I had not checked Google Trends or Google AdSense to see the sort of advertising competition and pricing I'd be paying for.

I didn't even check forums to see if the audience that I was going to be serving needed something like this as a solution.

Matter of fact, I didn't look into the audience at all.

I just found a product and chose to sell it - I never knew I needed a niche market.

If I was to restart this process, here are the 6 steps I'd follow this time.

Finding a supplier went better than I thought it would for an introvert who's never spoken to anyone other than his close friends and mother.

The only real critique I could give here is that I could have done better to negotiate more ideal terms.

On top of this, the delivery times were a month or longer - our competition would have been Amazon's next-day delivery.

Everything else could have been done in a week.

The site, social accounts, advert, and from there I could have launched the same week too.

Finally, I gave up too early. I was scared of losing money so I gave up after spending no more than £30 altogether on the business.

This is partly my fault and also the false reality that is connected to dropshipping.

You can't start a profitable dropshipping store for free.

Unless you do everything the 'Lean Startup' way, then there will be costs incurred that you must accept.

Look over your own entry and ask yourself:
  • where did you go wrong
  • Why did you fail
  • How you can avoid this same mistake next time.

Setting action steps

4 Crucial Steps For Entrepreneurs To Learn From Failure

After you've figured out where you went wrong and answered the questions from the previous step, you'll want to start setting action steps.

In 'Zero To One,' Peter Thiel mentions how 'learning' has become the new excuse for failure.

You will hear of many failures, followed by a phrase that goes something like this '...but we've learnt some valuable lessons and we'll come back stronger.'

The reality is, not many people take the time to learn from their failures.

At the start of my journey, I didn't take the time to analyse my failures and learn how to avoid the same mistakes.

It's this ignorance that allows people to walk into the same trap over and over, then blame everything other than themselves for it.

"It's the market."

"It's the business model."

Whilst running my agency, everything I did was out-of-the-box client attraction.

Whenever it failed (and it did all the time), I didn't think about how we can do things differently, because I was scared of trying something and failing at it again.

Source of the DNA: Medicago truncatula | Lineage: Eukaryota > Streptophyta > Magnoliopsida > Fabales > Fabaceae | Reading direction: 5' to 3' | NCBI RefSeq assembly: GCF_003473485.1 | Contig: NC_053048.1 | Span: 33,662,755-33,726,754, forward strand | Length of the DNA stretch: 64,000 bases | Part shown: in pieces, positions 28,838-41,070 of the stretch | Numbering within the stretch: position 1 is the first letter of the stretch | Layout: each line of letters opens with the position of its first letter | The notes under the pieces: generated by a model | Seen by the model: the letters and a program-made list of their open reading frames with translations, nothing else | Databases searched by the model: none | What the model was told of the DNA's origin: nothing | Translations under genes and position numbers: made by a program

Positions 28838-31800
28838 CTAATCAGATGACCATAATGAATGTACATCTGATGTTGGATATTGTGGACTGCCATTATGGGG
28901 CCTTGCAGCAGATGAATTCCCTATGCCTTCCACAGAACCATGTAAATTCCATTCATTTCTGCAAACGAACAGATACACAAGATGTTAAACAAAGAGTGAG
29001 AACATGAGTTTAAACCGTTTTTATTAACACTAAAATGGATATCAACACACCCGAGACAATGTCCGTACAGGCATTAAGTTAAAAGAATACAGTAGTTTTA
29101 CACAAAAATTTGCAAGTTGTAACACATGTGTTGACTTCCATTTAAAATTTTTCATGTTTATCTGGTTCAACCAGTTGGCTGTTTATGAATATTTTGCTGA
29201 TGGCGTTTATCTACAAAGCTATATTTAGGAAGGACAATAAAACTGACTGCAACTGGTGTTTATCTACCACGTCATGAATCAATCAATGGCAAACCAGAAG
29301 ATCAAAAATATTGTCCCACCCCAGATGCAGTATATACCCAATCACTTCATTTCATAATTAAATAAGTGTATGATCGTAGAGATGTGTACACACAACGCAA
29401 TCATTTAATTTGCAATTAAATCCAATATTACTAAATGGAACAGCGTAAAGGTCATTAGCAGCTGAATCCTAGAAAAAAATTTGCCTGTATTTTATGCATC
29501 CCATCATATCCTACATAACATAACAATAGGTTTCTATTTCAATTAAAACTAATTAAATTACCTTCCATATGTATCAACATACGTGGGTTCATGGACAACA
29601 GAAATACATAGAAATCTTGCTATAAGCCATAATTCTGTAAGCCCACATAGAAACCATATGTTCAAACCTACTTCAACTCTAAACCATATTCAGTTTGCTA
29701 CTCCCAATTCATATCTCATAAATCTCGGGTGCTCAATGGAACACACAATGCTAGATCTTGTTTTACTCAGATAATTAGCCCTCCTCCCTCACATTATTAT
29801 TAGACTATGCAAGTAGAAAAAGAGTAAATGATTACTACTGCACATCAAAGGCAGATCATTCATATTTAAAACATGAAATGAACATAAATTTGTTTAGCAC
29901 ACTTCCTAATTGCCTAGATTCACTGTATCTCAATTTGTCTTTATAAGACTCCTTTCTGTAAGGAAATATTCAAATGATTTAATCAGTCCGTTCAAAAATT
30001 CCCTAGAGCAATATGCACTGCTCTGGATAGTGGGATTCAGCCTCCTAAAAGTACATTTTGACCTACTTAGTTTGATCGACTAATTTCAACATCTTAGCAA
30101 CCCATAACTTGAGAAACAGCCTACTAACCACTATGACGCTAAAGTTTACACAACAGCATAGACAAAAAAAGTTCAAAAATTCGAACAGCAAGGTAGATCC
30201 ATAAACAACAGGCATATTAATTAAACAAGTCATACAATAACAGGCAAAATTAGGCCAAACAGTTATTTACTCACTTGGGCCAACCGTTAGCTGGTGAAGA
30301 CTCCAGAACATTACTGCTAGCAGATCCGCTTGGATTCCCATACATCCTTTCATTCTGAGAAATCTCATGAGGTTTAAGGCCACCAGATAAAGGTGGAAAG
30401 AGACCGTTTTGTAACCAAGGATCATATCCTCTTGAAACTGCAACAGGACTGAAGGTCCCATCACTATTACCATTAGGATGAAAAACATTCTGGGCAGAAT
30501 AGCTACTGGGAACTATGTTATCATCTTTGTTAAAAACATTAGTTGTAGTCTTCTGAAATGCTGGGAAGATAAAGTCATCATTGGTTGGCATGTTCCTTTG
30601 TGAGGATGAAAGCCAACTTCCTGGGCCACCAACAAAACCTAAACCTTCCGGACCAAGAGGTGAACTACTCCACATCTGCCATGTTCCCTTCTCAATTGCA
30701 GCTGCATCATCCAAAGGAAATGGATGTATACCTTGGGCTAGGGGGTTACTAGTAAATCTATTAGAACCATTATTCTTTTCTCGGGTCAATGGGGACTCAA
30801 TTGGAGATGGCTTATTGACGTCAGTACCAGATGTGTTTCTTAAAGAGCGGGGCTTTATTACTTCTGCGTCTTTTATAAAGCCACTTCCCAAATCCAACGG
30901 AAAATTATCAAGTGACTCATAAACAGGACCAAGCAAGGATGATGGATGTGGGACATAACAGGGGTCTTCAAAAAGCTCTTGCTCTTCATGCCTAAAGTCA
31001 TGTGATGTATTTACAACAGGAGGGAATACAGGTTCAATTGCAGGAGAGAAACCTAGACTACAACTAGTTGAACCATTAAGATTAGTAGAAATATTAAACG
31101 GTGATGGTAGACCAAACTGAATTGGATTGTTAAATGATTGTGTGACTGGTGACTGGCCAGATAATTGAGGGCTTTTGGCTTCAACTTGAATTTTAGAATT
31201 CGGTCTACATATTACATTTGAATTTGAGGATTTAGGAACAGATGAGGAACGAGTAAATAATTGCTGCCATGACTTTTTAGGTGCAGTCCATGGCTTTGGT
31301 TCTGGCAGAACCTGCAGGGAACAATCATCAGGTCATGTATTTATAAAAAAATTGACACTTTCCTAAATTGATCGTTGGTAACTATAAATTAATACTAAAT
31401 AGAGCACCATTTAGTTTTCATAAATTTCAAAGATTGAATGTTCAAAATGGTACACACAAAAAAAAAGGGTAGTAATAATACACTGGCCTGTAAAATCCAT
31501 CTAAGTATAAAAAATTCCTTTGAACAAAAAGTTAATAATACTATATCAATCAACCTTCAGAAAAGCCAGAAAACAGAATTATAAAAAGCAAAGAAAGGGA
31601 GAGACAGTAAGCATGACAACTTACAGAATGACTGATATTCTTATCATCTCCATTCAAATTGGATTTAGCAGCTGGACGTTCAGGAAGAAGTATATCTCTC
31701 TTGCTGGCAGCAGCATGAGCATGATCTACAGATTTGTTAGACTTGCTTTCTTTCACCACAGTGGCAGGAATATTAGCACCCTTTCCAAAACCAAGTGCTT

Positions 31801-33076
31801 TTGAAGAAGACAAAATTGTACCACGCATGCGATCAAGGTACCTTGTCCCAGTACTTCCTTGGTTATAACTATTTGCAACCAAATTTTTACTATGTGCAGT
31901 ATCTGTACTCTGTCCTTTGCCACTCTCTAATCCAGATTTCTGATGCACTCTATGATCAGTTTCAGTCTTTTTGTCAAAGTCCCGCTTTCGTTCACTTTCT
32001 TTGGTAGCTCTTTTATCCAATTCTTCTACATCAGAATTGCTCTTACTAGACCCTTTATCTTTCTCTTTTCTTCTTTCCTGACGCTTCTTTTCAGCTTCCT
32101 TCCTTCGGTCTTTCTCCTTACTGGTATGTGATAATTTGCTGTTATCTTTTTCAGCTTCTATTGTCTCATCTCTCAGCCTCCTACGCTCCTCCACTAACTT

So I just tried the same thing, over and over like a clown in a circuit.

To truly make the most out of a failure, you must set action steps that you'll follow for the next time you try something.

Going back to our dropshipping example, the action steps I would set would look something like this:
  1. Do the necessary market and competition research before choosing a product
  2. Look at the audience you're trying to serve and identify a problem to solve, don't look for a problem to fit your solution
  3. Negotiate better terms with suppliers - It's okay to sacrifice short-term profits to build a long-term business
  4. Build faster, fail fast, learn faster - it doesn't matter if you like the site, only your audience and the metrics that come back will depict this
  5. Don't be afraid to spend and fail. Allocate a budget to marketing and use it effectively
The action steps must satisfy the questions you asked yourself in the previous step.

They must be different from what you tried before, or else you're just repeating the failure again.

Embrace failure, It happens

4 Crucial Steps For Entrepreneurs To Learn From Failure

This is more of a mental block to overcome than anything else.

If you've read some of my other articles (which I highly recommend), you'd know that mentality and mindset are two things I believe in a lot.

It doesn't matter how big you are, how scary you are, your past experience, the capital on hand, your height, age, gender, nationality, or whatever else you can think of.

Your outcome is a mere reflection of your mindset.

If you believe that you don't deserve to be wealthy, you'll live your whole life going from one paycheck to the next, from one job to another.

If you believe that your dream life is on the other side of all these challenges, and all you have to do is conquer them without giving up, then you'll get to live that life.

With this in mind, you must understand that failure is all part of the game.

In the book 'Principles,' Ray Dalio mentions how treating your life as a game, where overcoming these challenges and failures is the goal, will help you deal with them better.

Nothing great has ever been built on perfection alone.

The great pyramid at Giza was the work of 100,000 men who took 20 years of constant challenges, mistakes, and failures to build this iconic landmark.

Apple was a company that almost went bankrupt until Steve Jobs was appointed as CEO once again, releasing the iPod, iPhone, and iPad which made Apple one of the largest companies in the world today alongside giants such as Amazon.

Risk and reward, although cliché, are two closely linked concepts.

Without one, you can't have the other.

What have you picked up from this article?

What are some lessons you've learnt from your failures?

Share them below in the comments.

Till next time,
Mohamad